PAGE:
Bush was converted from shortstop to pitcher midway through the 2007 season, and the transition has been ongoing since then, including having to overcome Tommy John surgery to his right elbow.
In some respects, the transition to pitching has come naturally to Bush.
2010 Spring Training - null
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"I pitched just as much as I played a position [growing up]," Bush said. "It just worked out that I could play a position, play shortstop, and if that didn't work out, I had a chance to be a pitcher. So it kind of helped things with me, as far as getting drafted."
Nevertheless, moving back to the mound at such a high level of baseball, and after such a long period of time, presented quite a challenge to the native of San Diego.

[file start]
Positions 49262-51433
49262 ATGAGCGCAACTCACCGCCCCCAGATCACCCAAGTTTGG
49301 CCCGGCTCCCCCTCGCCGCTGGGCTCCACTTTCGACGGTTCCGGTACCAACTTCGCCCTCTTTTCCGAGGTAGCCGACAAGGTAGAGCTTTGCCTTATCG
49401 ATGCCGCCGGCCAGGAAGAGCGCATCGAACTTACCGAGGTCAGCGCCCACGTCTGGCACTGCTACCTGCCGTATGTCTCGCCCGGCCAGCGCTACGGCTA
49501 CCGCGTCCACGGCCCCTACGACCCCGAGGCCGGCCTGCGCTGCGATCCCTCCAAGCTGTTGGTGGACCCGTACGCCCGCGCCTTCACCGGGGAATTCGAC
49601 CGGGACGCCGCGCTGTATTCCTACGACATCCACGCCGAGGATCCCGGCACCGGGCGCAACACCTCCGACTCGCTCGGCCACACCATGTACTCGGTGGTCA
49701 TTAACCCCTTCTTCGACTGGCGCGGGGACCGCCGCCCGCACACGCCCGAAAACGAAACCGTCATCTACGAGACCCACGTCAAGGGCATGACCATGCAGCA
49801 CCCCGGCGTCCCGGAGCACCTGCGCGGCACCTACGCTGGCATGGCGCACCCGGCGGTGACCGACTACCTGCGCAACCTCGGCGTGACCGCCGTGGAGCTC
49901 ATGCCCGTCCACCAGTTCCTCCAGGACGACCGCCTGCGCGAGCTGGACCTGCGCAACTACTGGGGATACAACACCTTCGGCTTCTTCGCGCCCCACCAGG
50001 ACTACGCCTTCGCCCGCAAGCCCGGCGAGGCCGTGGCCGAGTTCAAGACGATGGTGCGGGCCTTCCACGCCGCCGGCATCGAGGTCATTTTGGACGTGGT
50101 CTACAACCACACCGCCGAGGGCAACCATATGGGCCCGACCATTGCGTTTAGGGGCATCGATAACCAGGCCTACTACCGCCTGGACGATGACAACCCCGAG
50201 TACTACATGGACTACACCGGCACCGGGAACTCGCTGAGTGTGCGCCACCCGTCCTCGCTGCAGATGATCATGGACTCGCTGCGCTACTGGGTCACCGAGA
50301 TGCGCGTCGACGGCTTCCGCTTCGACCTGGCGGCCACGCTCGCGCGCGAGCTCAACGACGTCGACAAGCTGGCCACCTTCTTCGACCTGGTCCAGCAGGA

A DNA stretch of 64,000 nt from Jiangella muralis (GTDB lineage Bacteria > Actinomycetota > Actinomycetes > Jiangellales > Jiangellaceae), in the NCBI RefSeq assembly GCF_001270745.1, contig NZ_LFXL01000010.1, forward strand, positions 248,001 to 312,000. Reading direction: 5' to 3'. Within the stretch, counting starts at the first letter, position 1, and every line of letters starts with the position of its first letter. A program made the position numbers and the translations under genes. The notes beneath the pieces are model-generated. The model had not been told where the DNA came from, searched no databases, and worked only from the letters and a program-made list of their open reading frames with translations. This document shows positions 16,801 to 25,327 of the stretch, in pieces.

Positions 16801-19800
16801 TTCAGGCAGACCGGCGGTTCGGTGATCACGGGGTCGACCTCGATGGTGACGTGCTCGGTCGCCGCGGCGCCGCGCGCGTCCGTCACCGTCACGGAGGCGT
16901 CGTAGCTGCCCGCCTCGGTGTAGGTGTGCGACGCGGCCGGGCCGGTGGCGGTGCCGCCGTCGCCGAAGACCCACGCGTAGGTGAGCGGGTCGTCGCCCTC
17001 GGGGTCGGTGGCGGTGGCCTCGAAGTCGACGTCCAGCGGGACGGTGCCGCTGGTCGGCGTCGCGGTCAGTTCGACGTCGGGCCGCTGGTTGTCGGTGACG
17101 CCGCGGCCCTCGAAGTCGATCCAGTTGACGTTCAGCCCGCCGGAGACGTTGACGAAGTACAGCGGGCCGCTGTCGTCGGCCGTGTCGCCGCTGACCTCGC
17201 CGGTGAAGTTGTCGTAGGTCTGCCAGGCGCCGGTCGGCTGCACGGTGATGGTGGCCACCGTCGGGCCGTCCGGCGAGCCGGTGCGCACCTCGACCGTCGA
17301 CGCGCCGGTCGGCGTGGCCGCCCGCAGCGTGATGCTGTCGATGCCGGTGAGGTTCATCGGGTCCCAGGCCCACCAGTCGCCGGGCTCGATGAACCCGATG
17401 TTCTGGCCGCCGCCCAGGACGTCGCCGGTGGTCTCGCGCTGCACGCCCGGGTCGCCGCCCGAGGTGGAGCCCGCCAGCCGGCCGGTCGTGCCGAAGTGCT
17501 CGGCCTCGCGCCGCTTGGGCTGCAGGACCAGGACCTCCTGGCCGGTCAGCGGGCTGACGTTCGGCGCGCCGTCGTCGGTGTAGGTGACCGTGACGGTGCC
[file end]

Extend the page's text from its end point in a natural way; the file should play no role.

"I had to ask a lot of questions," Bush said. "And more than anything, just to be able to get out there and work on some things. I had to go through Tommy John surgery, so I had to realize I can't throw the ball at 100 percent all the time. When I do that, the ball is more flat and stays up more."
Primarily, Bush said, he has been working on keeping the ball down and on the location of his pitches.
"I understand that, no matter how hard I throw, depending on where it's at is going to be the best thing for me," Bush said. "So I'm mostly just working on hitting corners, mixing it up a little bit."
Bush said going through the surgery helped out his mechanics and that he is comfortable on the mound. The Rays feel that the bullpen is his ultimate destination, and Bush agrees with that assessment.
"I don't see myself working up too big of a pitch count, especially with my injuries," Bush said. "I just think I could help the team out most being a bullpen guy. The team's really deep with starting pitchers. That's not a need. And I think with my stuff, it would be best to come out of the bullpen."